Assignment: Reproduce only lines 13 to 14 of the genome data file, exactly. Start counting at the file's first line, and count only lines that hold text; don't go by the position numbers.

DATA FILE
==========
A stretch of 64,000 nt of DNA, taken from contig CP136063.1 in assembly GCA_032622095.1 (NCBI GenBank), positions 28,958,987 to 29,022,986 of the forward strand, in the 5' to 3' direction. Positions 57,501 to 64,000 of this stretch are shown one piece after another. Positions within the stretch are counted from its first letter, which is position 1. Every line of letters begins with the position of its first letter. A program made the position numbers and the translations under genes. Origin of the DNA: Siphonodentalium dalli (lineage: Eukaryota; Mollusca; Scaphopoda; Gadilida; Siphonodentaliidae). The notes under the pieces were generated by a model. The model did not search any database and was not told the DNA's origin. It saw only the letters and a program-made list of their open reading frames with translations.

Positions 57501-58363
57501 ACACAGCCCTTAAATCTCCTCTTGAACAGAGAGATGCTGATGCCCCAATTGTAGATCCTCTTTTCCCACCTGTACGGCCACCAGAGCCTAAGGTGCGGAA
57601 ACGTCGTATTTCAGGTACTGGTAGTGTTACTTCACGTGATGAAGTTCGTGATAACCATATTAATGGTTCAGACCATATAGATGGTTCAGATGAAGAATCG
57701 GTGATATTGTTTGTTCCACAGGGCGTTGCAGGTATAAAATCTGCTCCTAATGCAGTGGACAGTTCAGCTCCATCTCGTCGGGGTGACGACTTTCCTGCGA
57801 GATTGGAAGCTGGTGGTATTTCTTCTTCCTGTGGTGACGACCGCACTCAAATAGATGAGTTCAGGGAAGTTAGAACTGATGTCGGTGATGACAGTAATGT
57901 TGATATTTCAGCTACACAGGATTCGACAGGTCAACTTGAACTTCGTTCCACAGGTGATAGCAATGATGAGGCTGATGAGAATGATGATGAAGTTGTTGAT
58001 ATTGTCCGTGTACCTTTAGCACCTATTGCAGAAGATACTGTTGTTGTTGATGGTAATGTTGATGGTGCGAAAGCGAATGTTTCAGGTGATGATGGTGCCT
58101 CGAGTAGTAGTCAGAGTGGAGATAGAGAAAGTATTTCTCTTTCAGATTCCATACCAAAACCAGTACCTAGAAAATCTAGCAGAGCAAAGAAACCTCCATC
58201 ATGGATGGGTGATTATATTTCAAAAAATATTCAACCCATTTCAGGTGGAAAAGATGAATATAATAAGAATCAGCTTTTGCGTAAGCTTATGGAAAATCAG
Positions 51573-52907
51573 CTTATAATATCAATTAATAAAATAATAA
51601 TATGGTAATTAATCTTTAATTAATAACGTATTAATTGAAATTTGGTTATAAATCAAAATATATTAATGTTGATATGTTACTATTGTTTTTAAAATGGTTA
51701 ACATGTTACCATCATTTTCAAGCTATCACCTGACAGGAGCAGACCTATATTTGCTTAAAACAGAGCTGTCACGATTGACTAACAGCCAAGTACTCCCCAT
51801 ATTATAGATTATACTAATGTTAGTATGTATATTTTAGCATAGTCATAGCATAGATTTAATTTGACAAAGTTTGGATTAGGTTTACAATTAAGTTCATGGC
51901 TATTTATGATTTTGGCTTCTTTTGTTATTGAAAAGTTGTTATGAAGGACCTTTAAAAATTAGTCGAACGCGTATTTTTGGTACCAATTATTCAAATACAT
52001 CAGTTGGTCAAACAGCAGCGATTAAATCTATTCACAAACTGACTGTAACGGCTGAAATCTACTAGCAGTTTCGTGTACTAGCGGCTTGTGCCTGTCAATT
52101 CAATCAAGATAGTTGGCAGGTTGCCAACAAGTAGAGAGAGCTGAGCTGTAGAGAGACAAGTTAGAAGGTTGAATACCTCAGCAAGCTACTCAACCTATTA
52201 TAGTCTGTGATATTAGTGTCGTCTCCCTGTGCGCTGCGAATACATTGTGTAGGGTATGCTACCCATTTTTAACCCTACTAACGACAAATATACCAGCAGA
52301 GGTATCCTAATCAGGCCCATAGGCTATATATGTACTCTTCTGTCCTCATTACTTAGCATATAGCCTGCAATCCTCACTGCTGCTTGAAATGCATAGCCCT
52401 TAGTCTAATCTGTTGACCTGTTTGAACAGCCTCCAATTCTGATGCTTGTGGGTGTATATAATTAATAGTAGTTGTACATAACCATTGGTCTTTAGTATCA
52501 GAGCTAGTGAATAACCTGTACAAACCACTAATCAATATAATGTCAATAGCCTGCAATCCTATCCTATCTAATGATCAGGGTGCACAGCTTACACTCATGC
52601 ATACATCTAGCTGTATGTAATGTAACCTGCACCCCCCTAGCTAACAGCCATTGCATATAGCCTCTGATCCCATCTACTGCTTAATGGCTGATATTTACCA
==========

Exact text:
51601 TATGGTAATTAATCTTTAATTAATAACGTATTAATTGAAATTTGGTTATAAATCAAAATATATTAATGTTGATATGTTACTATTGTTTTTAAAATGGTTA
51701 ACATGTTACCATCATTTTCAAGCTATCACCTGACAGGAGCAGACCTATATTTGCTTAAAACAGAGCTGTCACGATTGACTAACAGCCAAGTACTCCCCAT